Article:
Friday, May 31, 2013

Month 9 Day 31

Notebook entry
meet teachers and Garrison support unit operations officer, five guys at class, meet with executive officer implicate operations officer, corps intelligence officer and general.

Journal entry
I met up with the teachers in the morning. There are two inspectors here from Kabul.  I tried to find Salim, but he was no where in sight.  In the morning.  I did take the headmaster to see the GSU OpsO.  He is a bit of a weak sister.  To hear him tell the story, he is living in squalor and the Afghans are treating him horribly, but when you go speak to the GSU OpsO with him the story becomes more clear.  The GSU only has 10 out of the about 50 tents on camp.  They have already dedicated one for the teachers, half of which is a classroom and half of which is their living quarters.  The headmaster also complains that they refused him water, but in fact they merely asked him to carry his own bottled water from the truck to his tent. He was unwilling to do this, he wanted a soldier assigned to carry his water for him.  I think he was born into quite a priviledged Kabuli family.  He probably had servants at home, and was certainly rich enough to go to college.  His expectations of how he should live, he wants his own shower, a container, running water, are simply beyond what is available.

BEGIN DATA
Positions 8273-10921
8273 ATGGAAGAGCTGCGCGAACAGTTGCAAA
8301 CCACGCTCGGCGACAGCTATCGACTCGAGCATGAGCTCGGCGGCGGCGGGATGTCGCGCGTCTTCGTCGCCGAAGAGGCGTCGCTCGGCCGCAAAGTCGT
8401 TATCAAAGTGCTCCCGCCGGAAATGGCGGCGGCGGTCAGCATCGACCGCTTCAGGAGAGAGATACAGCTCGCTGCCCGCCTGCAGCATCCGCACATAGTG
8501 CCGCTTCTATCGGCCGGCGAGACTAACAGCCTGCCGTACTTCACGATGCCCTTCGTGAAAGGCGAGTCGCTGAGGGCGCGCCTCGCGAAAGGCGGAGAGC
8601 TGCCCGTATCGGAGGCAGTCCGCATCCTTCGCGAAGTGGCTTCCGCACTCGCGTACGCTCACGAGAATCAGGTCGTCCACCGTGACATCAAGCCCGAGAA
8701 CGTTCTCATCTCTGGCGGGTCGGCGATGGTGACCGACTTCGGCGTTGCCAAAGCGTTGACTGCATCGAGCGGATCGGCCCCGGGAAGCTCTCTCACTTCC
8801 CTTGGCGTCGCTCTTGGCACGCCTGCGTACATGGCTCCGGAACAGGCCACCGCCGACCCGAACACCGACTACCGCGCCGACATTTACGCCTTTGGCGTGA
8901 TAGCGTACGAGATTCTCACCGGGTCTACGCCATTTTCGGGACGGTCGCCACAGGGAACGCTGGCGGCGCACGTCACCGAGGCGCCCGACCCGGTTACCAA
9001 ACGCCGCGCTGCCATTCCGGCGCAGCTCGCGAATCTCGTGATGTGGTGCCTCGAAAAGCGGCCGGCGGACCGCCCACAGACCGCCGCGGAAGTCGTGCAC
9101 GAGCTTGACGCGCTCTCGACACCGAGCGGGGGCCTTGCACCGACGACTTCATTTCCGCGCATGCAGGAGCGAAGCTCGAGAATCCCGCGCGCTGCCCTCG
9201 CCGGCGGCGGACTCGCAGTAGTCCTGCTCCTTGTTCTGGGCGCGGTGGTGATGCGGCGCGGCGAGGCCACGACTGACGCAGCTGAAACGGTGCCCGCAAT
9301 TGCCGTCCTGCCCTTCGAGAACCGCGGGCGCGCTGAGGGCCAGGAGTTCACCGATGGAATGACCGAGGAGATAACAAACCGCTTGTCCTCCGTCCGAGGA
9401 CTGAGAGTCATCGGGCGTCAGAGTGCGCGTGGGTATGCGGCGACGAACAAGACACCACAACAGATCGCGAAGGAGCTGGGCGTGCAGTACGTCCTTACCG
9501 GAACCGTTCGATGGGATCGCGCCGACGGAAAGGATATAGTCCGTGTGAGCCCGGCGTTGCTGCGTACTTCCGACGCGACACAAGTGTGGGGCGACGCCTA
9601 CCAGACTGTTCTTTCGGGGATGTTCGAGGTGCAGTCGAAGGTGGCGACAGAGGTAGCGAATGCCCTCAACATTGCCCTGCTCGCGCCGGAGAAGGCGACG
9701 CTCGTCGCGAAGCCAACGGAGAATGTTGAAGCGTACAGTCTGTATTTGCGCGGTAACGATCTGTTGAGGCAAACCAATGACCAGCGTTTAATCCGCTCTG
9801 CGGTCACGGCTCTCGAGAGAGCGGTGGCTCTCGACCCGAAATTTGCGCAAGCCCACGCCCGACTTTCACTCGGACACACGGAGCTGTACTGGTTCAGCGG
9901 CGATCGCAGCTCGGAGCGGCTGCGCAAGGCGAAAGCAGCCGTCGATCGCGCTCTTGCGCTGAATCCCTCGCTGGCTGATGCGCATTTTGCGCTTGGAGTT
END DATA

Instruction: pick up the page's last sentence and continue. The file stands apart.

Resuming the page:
Three of our most capable officers have been selected to work in the Combined CoC, the Tachnique [Mechanic], the Malweni Mohabra [deputy communications/radio], and the Amer Engineeri [head of engineering].  Robbing peter to pay Paul.  It will look decent, but will it do anything, and will it help them with their jobs after we leave?

At 1400 I went to speak to the XO about the HUMINT source money.  I showed him the forms that Razaq supposedly signed while he was purportedly sick in India.  He claimed that they were merely backdated.  He fingered the S-3, the Corps G-2 and the General as culprits.  He said that the General took at least 60,000 Afghani himself and then told Razaq to sign for it.  I told him my concerns about band-aiding the problem.  He agreed, but he said if you think there is corruption now, wait till the Americans leave.

In the afternoon I went out to inspect their class and there were only 5 students.  The supervisors from Kabul were there and they did an on-the-spot inspection of some of the students, they could not do basic subtraction nor could they reliably put together words.  The inspectors said they were doing worse than the guys in Kabul and the Police they had seen in Lashkar Gah.  They believed this was not entirely the teachers fault, that the extended leave periods also set back literacy progress. 

Tried to work with Salim, but he was in bad shape, he had a tooth pulled and was in a lot of pain.  I suspect they didn’t use anesthetic.

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